Fuel Tanks & Fuel: Fact File!
Aircraft need fuel to fly – but it isn’t quite the same sort that you put in a car.
Aviation fuel isn’t petrol or diesel
It’s a type of kerosene, which is a thicker and more oily fuel, and which is sometimes use to heat homes! A passenger plane uses about 19 litres of fuel for every mile it travels. This means that on a trip to somewhere like Spain which is a thousand mile journey, the plane will use 19,000 litres of fuel. By comparison, your school water bottle probably holds just half of one litre of water!
And where is all this fuel kept?
It might not be in the place you expect – on passenger planes the fuel tanks are normally in the wings of the aircraft! The tanks have to be extremely secure because fuel is flammable – which means it can explode if it catches on fire.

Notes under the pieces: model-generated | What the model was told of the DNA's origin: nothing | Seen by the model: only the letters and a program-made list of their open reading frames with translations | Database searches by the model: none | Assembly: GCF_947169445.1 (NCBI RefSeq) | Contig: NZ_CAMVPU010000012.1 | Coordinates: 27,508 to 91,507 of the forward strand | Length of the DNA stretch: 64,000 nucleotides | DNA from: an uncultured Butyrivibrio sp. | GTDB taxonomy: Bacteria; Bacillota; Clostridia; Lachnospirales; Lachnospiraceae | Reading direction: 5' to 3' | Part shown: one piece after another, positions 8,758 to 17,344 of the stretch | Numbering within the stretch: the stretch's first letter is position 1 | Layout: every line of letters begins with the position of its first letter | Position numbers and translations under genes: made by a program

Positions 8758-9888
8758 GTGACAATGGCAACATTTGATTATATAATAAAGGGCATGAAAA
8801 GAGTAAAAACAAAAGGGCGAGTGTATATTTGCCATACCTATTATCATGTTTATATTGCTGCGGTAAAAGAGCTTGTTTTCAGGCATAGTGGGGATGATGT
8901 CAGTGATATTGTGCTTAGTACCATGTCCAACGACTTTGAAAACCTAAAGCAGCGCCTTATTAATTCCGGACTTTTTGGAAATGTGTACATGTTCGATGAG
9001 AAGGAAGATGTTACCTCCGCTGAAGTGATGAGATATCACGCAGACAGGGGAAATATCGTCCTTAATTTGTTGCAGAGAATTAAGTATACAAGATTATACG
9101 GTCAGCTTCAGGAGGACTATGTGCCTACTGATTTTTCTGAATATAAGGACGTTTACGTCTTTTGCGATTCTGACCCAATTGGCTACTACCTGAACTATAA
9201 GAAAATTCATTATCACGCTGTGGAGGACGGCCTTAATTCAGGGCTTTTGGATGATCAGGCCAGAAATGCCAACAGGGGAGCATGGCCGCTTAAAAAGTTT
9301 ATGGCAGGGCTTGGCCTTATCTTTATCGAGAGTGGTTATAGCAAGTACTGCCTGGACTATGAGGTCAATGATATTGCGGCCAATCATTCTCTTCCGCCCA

Six percent of all the energy we use on the planet is used for air travel and that’s why scientists are keen to find new fuels for aeroplanes which are renewable… they are experimenting making some with algae! And engineers are always working on ways to help planes use less fuel – by designing them to be lighter and building even more efficient engines.
Click the video above to check out this episode of Amy’s Aviation!
Amy Aviation with support from the Royal Aeronautical Society. Click here to find out more.Add a comment